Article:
Wednesday, January 16, 2013

Oh, the melodrama!

As a long-time reader of Victorian fiction, I’ve read a lot of melodrama. At the time of writing I’m reading Mary Barton by Mrs. Gaskell, which contains melodrama in spades, especially the scene I’ve just read.

No, I’m not going to tell you.

Yes, I’m a tease - but it’s a huge spoiler if you ever want to read the book, which you should.

Let me give you an example from Charles Dickens’ Bleak House. Dickens LOVED melodrama. Give him a dying child or a Fallen Woman and he was in his element. Here are a couple of excerpts from my absolutely favorite scene, the one where Esther and Lady Dedlock meet for the last time.

I cannot tell in any words what the state of my mind was when I saw in her hand my handkerchief with which I had covered the dead baby.

I looked at her, but I could not see her, I could not hear her, I could not draw my breath. The beating of my heart was so violent and wild that I felt as if my life were breaking from me. But when she caught me to her breast, kissed me, wept over me, compassionated me, and called me back to myself; when she fell down on her knees and cried to me, "Oh, my child, my child, I am your wicked and unhappy mother! Oh, try to forgive me!"--when I saw her at my feet on the bare earth in her great agony of mind, I felt, through all my tumult of emotion, a burst of gratitude to the providence of God that I was so changed as that I never could disgrace her by any trace of likeness, as that nobody could ever now look at me and look at her and remotely think of any near tie between us.

[.....]

"My child, my child!" she said. "For the last time! These kisses for the last time! These arms upon my neck for the last time! We shall meet no more. To hope to do what I seek to do, I must be what I have  been so long. Such is my reward and doom. If you hear of Lady Dedlock, brilliant, prosperous, and flattered, think of your wretched mother, conscience-stricken, underneath that mask! Think that the reality is in her suffering, in her useless remorse, in her murdering within her breast the only love and truth of which it is capable! And then forgive her if you can, and cry to heaven to forgive her, which it never can!"



(I did love Gillian Anderson in the BBC adaptation of Bleak House so here’s a pic, although nobody—NOBODY—could act that scene the way it plays in my head when I read it.)

When I was outlining the first draft of The House of Closed Doors I was for the most part in England. Here’s the post I wrote then and that vacation still lives in my memory as one of the best ever. But the point I’m getting to is that as well as walking up and down incredibly steep hills and writing (btw calories consumed definitely exceeded all the walking), I re-read three of my favorite Victorian novels:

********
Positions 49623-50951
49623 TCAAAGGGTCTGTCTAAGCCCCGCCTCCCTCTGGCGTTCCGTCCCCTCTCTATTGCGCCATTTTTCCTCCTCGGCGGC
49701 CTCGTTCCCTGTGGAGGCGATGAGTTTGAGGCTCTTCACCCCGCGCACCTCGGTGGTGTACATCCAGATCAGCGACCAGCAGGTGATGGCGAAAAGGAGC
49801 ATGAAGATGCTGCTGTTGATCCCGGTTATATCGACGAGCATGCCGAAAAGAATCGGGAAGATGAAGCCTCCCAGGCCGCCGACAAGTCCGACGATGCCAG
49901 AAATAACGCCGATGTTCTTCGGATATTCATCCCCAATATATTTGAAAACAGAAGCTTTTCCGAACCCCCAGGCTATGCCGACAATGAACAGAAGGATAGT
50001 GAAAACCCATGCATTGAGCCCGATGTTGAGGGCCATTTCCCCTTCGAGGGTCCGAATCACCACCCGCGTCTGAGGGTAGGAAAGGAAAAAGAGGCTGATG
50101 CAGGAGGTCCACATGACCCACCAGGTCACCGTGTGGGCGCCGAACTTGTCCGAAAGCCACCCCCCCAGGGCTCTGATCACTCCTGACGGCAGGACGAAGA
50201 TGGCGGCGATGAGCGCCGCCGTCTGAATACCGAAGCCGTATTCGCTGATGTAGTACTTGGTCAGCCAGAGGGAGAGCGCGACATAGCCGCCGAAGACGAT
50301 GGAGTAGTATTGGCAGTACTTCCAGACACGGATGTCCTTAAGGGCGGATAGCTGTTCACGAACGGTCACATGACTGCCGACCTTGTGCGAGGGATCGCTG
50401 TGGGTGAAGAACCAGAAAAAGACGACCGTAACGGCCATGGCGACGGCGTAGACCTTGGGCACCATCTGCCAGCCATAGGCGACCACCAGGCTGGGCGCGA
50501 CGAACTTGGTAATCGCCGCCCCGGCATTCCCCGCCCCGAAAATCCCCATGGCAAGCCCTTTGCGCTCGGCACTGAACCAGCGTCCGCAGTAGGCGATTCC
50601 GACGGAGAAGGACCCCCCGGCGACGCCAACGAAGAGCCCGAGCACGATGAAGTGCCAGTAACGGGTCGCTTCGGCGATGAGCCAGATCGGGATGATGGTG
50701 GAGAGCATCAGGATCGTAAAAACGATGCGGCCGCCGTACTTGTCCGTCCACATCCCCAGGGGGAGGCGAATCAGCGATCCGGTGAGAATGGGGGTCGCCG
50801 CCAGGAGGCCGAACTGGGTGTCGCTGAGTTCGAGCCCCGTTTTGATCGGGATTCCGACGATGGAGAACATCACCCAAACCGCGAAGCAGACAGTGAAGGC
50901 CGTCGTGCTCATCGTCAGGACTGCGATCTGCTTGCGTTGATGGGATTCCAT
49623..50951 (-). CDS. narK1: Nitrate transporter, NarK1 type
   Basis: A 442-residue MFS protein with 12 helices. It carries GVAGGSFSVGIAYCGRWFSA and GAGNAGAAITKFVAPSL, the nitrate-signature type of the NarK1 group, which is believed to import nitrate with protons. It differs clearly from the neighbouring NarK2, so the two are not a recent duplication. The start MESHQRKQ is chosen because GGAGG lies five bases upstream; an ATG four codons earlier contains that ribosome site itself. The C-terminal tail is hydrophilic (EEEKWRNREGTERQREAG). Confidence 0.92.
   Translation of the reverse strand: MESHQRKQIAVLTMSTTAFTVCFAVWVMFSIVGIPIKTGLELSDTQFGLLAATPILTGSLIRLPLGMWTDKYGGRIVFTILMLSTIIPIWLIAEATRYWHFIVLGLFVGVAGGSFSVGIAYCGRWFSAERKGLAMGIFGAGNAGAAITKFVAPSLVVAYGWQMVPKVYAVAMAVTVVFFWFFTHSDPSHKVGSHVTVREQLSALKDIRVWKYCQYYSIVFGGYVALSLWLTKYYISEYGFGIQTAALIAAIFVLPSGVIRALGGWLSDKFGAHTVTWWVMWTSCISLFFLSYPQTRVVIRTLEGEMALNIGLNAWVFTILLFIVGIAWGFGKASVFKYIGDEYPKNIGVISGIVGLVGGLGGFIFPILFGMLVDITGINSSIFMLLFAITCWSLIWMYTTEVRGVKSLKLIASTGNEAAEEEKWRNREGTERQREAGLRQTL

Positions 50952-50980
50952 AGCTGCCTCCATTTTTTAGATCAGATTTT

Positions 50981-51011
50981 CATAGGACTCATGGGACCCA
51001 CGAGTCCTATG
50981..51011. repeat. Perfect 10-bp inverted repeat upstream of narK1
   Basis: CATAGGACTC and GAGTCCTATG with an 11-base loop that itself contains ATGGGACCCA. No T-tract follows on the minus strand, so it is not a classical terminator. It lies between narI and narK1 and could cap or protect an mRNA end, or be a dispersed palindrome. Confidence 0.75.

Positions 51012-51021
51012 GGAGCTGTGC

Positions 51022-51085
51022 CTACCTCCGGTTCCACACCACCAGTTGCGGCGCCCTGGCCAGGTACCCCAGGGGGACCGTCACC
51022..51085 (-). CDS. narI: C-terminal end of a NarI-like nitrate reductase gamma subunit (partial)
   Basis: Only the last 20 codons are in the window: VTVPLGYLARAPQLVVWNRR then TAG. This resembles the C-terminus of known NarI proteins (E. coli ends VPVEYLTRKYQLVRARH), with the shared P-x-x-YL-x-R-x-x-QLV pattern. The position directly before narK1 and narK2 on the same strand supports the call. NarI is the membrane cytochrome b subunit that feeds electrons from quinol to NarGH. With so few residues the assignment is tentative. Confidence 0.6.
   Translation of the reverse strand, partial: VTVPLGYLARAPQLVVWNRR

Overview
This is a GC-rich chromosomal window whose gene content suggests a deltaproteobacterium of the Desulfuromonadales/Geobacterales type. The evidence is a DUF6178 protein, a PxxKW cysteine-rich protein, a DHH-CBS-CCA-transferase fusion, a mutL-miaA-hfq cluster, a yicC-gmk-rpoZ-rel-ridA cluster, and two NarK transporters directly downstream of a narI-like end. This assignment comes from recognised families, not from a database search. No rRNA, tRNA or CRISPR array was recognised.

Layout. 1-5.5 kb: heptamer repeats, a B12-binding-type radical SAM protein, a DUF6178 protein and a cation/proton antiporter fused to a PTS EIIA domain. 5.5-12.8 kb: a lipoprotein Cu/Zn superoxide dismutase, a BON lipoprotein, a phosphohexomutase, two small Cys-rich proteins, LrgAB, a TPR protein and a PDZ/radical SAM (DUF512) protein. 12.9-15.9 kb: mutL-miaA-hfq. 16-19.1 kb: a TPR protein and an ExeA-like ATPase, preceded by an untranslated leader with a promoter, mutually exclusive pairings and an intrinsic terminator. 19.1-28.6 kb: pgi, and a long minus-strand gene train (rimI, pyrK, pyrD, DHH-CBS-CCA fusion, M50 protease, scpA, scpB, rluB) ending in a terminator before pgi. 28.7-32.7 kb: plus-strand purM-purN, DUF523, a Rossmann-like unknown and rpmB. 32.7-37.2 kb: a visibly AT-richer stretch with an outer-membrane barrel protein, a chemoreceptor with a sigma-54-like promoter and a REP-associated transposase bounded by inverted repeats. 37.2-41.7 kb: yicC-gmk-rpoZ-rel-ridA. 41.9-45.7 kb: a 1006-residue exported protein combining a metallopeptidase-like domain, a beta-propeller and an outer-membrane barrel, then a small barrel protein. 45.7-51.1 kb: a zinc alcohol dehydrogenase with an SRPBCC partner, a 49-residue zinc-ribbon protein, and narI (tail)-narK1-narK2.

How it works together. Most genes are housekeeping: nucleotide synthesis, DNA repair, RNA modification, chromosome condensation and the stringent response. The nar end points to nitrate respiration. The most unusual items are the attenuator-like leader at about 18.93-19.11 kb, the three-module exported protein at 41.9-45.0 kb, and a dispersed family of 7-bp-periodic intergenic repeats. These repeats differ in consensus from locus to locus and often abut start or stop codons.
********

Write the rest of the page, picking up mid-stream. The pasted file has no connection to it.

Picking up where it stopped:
Bleak House
Jane Eyre
Tess of the d’Urbervilles

All of which have hefty dollops of melodrama (although Jane Eyre manages to contain it in a fairly underplayed way for a Victorian author, one of the reasons, I think, why it’s still so popular.)

The House of Closed Doors started out as a bit of a pastiche on the Victorian novels I love so much. Fallen woman, nasty stepfather, death and madness—I wanted it all in there. Over time and successive drafts, though, I modernized things a bit. Which has annoyed a few readers but not all that many. Frankly, if I wrote a novel exactly like a Victorian author you’d get some attitudes toward women and race in particular that most twenty-first-century readers would find hard to stomach. As an example, in Mary Barton Mrs. Gaskell puts Mary squarely in the wrong for simply flirting—by which I mean talking to, there’s absolutely no indication of physical contact—with a man of a superior class. Her actions have Unforeseen And Disastrous Consequences, which all seems a bit harsh to my 2013 brain.

Waiting for the Verdict (1857) by Abraham Solomon - see it, and more in the same line, at the Tate Gallery




Of course the three novels I mentioned above were the sensationalist literature of their day. They weren’t read as literary fiction the way we tend to look at classics now. Knowing what I do about Victorian attitudes, I’m guessing that people probably viewed them (all of them, have you noticed? contain a Fallen or Nearly Fallen Woman) the way we view Fifty Shades of Grey: a bit naughty, a bit envelope-pushing, it’s not exactly scandalous to read it but you might not want Papa to see what you’re reading and certainly not if it happens to be Sunday.

To our eyes it all seems terribly tame; nobody who wanted their envelope pushed would cite The House of Closed Doors as an example, and I’d have to come up with something pretty hot to shock readers in an age where novels about k*nky s*x, manim*ls, r*pe and more asterisks than I can come up with* are openly sold and discussed.

But I want to pay tribute to the melodramatic Victorian writers who can still entertain us with their shrieking, fainting, white-faced women and stiff-upper-lipped men who inevitably either tremble or drop dead with the strain. They** laid the groundwork for the genre fiction of the 20th and 21st centuries so the next time you’re looking for an exciting read, go to Gutenberg.org and grab yourself a good hand-wringing Victorian tome. I have vowed to read Victorian literature all through the editing of Book 2 and the writing and editing of Book 3, so as to infuse my writing with this great tradition.

What’s your favorite Victorian book?


*Trying to keep my blog PG-13 rated so you’ll excuse the ***s. It’s amazing how quickly you get on a blacklist if you’re not careful.
**And I’m not forgetting the writers from all the centuries before who gave us roller-coaster rides; it’s just that in my opinion the Victorians got it down to a fine art and besides, the point about Victorian novel-writing is that it coincided with the emergence of popular literature as we know it (i.e. on a large scale.)